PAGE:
Jailed environmentalist Tim DeChristopher fills a new documentary with shining examples of creative civil disobedience.
In 2008, the soon-departing Bush administration placed the oil and gas rights to 116 parcels of pristine public land in Utah’s wilderness up for auction. Environmental activist Tim DeChristopher attended the auction and, wielding auction paddle number 70, bid nearly $2 million for drilling rights to 22,500 acres. DeChristopher had no intention of paying for his purchases. His bids were a classic act of civil disobedience.
During DeChristopher’s subsequent trial on two felony counts of interfering and making false representations, supporters of the environmental activist viewed what they saw as a grotesque misuse of the legal system, culminating in DeChristopher’s 2011 conviction and two-year prison sentence, and lamented: “This story isn’t being told!”
Filmmaker George Gage, with his wife Beth, aims to remedy that lapse in the new documentary Bidder 70, which opened theatrically in New York recently and will play across the country in the coming weeks.
“The real story certainly wasn’t told in the trial,” George tells TakePart.
The Gages initially conceived of Bidder 70 as a short profile of DeChristopher. The former wilderness guide was a wily, outside-the-box thinker with a knack for outsmarting the entrenched power of a too intertwined government and private sector—an excellent subject for a 20-minute exploration.
However, once the Obama administration pursued a case against their charismatic subject, the Gages saw the profile piece grow into a feature.
At the beginning of filming, in January 2009, the couple never could have predicted the rollercoaster trajectory of DeChristopher’s trial, postponed nine times over the course of two years, a span of time in which the very auction DeChristopher had disrupted was deemed by the government to be illegal.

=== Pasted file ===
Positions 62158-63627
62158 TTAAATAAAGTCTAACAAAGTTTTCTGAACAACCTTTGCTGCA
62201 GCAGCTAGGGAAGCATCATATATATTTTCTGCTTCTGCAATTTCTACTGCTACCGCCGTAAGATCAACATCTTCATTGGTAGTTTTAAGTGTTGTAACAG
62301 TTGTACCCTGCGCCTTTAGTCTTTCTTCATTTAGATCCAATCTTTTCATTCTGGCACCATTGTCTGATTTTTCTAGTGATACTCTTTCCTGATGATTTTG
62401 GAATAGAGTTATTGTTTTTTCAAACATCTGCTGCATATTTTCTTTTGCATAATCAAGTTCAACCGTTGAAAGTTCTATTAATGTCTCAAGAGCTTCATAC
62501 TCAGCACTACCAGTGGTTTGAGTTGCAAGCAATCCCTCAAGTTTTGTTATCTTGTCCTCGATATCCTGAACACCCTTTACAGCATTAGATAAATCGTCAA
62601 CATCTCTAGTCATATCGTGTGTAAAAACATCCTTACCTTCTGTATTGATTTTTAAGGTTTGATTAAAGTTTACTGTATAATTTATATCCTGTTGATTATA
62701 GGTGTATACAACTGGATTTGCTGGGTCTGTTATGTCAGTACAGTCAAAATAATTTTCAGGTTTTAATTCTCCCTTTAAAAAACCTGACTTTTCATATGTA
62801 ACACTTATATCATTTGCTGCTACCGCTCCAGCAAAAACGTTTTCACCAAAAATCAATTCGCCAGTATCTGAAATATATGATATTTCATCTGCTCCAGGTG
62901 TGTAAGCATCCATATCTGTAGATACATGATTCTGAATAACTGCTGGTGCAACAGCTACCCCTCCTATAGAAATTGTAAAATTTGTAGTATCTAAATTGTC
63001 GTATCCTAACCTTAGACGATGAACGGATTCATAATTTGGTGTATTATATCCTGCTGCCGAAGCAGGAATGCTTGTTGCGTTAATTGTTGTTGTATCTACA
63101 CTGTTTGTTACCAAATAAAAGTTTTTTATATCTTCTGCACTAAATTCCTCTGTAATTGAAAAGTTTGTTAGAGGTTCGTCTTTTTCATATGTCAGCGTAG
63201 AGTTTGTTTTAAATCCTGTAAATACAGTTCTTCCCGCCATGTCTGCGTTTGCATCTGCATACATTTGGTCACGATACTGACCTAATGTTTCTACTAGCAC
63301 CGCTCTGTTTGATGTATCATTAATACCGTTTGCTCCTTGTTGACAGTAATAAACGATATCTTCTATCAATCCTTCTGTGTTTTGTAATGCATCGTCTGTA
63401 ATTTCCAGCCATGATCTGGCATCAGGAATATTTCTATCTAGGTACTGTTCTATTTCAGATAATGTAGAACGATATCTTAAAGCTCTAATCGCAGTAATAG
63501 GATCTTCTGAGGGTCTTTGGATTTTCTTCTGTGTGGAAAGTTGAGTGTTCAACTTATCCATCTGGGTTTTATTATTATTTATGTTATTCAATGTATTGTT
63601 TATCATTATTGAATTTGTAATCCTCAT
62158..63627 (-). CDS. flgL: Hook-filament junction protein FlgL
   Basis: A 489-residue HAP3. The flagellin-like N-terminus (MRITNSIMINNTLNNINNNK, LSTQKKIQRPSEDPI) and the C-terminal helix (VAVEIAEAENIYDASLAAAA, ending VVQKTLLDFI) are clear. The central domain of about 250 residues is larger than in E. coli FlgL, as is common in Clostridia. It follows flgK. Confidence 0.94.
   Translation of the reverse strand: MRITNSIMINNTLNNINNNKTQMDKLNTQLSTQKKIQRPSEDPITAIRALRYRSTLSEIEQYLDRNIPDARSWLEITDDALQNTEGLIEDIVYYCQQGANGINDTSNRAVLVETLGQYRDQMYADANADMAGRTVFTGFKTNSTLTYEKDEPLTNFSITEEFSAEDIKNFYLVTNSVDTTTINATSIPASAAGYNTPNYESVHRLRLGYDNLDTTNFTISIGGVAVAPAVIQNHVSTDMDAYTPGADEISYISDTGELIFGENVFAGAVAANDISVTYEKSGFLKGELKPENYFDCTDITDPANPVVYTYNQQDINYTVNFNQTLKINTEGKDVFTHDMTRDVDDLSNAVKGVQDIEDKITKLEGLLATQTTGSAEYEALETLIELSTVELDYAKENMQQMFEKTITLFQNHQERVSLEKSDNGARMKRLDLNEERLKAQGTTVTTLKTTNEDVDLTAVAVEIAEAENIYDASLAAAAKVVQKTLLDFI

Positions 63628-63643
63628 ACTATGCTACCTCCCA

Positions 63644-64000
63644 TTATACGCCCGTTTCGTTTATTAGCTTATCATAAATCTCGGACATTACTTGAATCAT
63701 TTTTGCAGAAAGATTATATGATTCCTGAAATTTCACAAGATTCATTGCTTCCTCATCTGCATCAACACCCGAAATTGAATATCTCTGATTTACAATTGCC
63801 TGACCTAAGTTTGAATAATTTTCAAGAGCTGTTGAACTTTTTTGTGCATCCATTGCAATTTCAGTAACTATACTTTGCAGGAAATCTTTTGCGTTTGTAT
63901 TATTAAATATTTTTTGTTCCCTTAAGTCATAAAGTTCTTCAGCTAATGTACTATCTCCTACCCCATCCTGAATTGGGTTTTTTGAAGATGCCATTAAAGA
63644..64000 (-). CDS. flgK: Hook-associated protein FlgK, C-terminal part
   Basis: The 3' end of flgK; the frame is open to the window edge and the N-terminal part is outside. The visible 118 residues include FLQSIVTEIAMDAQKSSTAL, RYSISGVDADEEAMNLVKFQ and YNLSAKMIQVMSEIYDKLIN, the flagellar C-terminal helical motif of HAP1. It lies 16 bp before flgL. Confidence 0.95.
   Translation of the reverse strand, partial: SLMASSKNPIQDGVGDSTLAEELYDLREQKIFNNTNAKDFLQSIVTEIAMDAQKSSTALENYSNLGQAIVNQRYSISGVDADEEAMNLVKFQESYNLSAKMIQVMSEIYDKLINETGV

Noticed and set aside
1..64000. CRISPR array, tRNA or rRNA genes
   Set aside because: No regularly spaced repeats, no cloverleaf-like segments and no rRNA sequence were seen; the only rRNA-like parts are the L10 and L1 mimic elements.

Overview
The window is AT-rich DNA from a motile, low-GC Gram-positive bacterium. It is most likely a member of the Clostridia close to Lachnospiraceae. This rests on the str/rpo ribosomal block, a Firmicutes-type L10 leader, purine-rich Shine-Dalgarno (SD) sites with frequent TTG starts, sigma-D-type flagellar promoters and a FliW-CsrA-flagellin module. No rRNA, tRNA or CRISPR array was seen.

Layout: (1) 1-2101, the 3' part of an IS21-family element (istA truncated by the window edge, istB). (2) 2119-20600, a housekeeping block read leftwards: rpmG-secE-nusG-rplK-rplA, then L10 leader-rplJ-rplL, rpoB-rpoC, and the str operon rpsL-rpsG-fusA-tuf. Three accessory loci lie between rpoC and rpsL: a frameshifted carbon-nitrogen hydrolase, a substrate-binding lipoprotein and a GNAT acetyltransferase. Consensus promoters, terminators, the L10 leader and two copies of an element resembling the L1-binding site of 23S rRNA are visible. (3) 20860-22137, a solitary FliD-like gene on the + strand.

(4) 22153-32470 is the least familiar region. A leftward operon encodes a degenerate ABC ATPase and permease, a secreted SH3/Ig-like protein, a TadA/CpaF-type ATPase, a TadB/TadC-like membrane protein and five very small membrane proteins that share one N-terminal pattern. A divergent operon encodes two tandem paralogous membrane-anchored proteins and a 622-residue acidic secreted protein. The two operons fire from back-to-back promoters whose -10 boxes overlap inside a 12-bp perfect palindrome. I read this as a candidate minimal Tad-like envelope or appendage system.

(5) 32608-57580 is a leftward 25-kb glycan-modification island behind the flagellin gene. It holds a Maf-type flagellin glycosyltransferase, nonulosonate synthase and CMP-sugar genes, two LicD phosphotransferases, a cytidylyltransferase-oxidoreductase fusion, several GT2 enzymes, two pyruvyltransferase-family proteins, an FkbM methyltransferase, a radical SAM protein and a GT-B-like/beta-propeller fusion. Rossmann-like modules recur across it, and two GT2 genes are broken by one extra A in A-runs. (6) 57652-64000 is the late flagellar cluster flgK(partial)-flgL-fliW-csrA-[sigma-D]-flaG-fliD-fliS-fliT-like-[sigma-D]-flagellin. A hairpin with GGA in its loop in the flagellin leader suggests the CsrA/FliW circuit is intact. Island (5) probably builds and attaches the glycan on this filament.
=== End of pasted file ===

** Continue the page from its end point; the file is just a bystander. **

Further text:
“The judge would not allow the jury to know where the lands were,” says George Gage. “He wouldn’t allow them to know that 27 other people in recent history have done this same type of thing without being indicted.”
Gage never has fully wrapped his head around the reasoning that prosecuted DeChristopher for doing something “criminal” to impede an auction that was itself deemed unlawful. “The jury was pretty much in the dark. The instructions were basically, ‘Did he sign that piece of paper saying he was oil and gas or did he not?’ And [Tim] would be the first one to admit that he did.”
“Tim studied a lot and thought a lot about the state of the world before he took this action. When the opportunity at that auction presented itself, everything fell into place.”
The filmmakers follow DeChristopher through the paces of what appears to be an unfair trial and track his time outside the courtroom—where he witnesses firsthand the ravages of the kind of mountain top removal that would be involved on the land he’s trying to protect. Bidder 70 becomes as much about DeChristopher pushing for more-efficient activism as it is about any single result he’s trying to achieve as an activist.
The film shows the University of Utah grad capitalizing upon his newfound notoriety to build a coalition that cuts across party lines in the heart of one of the most conservative states in the union, exemplified by his brilliant engineering of a political campaign for a candidate recruited on Craigslist to challenge an incumbent Blue Dog Democrat who wasn’t progressive enough on environmental issues.
“Tim studied a lot and thought a lot about the state of the world before he took this action,” says Beth Gage. “When the opportunity at that auction presented itself, everything fell into place. It wasn’t that he was saying, ‘Somebody’s asking me to march in a march; I’ll do it. Somebody’s asking me to sign a petition; I’ll do it.’
“Tim was preparing himself to be an activist and was ready to take that next step. Other people should make themselves ready to step across the line when it makes sense to do that.”
The Gages have followed their own advice, stepping away from a successful career making commercials and toward a more fulfilling vocation in social justice documentaries, such as Bidder 70.
“I hope that people take away the inspiration to become activists, to mobilize, to be motivated and not to wait for someone to tell them what to do, but to be more creative thinkers about how they can make a difference,” says Beth Gage. Her film’s Web site lists several ways for people to take action. “We should be working together to make our presence really felt and our voices really heard.”
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